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heat wave

   Our regular February thaw is here and we have taps in about fifteen trees.  Yesterday’s harvest is only seventeen gallons of sap; this only cooks down to about five cups of syrup, but don’t they look good?  “Liquid gold”, too, as each pint represents a good deal of work; the boys, however, consider anything outdoors an improvement on doing schoolwork if the temperature rises above freezing (and even when it doesn’t).

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Saturday Shawn and the boys got a day in the woods.  Lumber for the new addition to the barn will come off the south and west hills; right now they are cutting in the clearing, letting sun in on what, hopefully, will be several days’ of rotational grazing when the grass is better established.  They took out an oak over two feet thick, which should mill out to some sturdy beams for the hayloft.  These are skidded off the hill by manpower alone, and stockpiled in the beeyard until we are ready to mill.  Meanwhile, S3 is drawing up plans for the framework, while S4 drafts the floorplan, making sure his pigs get pride of place.

Monday brought a good thaw.  We usually see one in February, and use it as an opportunity to get taps in our biggest maple trees.  The boys hung about fifteen buckets, and may put out more when the sap really gets flowing.  In past years we have gotten as many as five gallons of maple syrup, which is adequate, but not ample, for a family of ten (nine at home now that S1 is farming his own acres in MN).

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We sold the largest of the short yearlings last week.   After last summer’s drought, we needed to get some animals off the hay, and off the green-up when it comes.  We had buyers for them, so we could get them custom-butched and make a little profit.  That money is the boys’, who won’t spend it as fast as Mom and Dad would.  They hung in about 150 pounds each, which was about what we’d guessed, and the customers seem very satisfied.

Bought thirty bales today to help get us through the winter — there would  have been plenty of hay for all the animals this winter if we hadn’t had to start haying them in the late summer.  After July the rain just gave up, and the fields had no more forage than the barn roof.

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February thaw

We are still trying to learn this format.

The boys were skidding logs off the west hill this morning, trying to take advantage of the snow still on the ground to keep the lumber logs clean — nothing like dirt to dull a saw blade.  The thaw is getting ahead of them — I can see the track of the logs d0wn the steep side of the hill, and it cuts right through the snow to brown earth and leaves.  That’s life.  We want to encounter spring with plenty of lumber logs down by the barn site, so we can begin building whenever the ground thaws.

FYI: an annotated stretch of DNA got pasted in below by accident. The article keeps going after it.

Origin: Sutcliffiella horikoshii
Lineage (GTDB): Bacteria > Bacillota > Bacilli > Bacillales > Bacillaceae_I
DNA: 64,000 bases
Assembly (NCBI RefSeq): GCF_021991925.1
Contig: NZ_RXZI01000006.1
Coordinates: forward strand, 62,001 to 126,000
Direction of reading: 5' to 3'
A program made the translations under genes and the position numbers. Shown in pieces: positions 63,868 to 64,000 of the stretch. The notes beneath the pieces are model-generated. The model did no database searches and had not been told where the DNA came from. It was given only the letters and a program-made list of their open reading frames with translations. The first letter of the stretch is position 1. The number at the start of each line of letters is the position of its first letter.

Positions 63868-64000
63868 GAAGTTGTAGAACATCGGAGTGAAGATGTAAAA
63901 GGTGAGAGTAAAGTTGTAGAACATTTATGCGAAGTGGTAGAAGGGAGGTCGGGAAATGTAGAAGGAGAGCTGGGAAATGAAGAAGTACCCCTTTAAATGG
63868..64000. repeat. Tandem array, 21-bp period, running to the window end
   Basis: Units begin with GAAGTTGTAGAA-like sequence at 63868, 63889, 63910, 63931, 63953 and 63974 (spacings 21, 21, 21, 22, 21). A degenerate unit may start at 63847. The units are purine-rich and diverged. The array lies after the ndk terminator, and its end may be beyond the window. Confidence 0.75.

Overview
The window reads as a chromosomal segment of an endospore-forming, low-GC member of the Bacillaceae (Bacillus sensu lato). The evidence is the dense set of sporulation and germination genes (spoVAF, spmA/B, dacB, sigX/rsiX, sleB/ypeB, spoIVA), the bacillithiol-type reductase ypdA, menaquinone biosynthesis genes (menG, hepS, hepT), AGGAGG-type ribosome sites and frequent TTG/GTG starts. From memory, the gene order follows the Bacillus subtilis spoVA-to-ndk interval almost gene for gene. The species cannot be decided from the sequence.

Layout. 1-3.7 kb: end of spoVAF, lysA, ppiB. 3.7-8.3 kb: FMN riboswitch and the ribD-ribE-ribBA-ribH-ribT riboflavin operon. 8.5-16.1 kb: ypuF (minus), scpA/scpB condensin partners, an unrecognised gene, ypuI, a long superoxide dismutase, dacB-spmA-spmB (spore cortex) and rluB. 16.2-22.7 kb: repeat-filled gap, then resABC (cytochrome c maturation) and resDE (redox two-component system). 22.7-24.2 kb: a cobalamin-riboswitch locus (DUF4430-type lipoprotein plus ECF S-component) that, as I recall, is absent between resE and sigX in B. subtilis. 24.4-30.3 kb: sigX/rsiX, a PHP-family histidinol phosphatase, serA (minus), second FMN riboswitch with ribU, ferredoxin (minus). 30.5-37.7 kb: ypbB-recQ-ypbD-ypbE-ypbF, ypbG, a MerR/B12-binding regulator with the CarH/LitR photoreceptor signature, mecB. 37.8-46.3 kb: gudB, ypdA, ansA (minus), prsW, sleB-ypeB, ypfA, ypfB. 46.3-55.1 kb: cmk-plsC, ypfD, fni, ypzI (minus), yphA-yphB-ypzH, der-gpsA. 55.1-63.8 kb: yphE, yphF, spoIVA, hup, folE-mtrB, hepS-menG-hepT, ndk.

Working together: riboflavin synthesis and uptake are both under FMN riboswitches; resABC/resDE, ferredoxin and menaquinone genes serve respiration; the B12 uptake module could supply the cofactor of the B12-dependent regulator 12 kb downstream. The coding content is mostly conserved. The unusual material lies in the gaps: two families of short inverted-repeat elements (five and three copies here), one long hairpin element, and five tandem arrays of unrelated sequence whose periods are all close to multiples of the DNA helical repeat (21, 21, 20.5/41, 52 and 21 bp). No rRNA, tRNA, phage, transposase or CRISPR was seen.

Something has had a bad effect on the wildlife population in our corner of Ohio.  Deer season was almost a bust — with two hunters out morning and evening all week, we only bagged one.  This in an area where the deer are usually a road menace.  A ten-mile stretch of road would normally sport somewhere between two and five dead deer; this winter the average seems to be closer to one deer per twenty to thirty miles.  The song birds, too, of which we usually have a congregation at every feeder, are in much reduced numbers this winter.  Previously, we have had to fill the kitchen window feeder and the porch feeder at least once a day in snowy weather, to meet the needs of our over-wintering cardinals, chickadees, titmice, juncos, and pine siskins — the cardinals alone often numbering as many as seven to ten pairs around the kitchen window.  This year I have counted two pairs — well, actually they may be all males, the dull ones being juveniles rather than females, I suppose, since they might not be in mating pairs this time of year, but anyway, about four cardinals total, a handful of chickadees and titmice, and the stray sparrow or wren seem to be all we have in the area this winter.  What is the cause of this decrease?  We had a bad drought last summer, which may have had an effect on overall numbers, or perhaps the late hard freeze of last winter was more significant.   With the birds, it’s possible they simply went further south, or stayed further north, this winter, gifted with an instinctive knowledge of what the winter would bring in the way of weather.  It is interesting to catalogue the details of weather and wildlife; maybe in about a hundred years we’ll even be able to trace a pattern.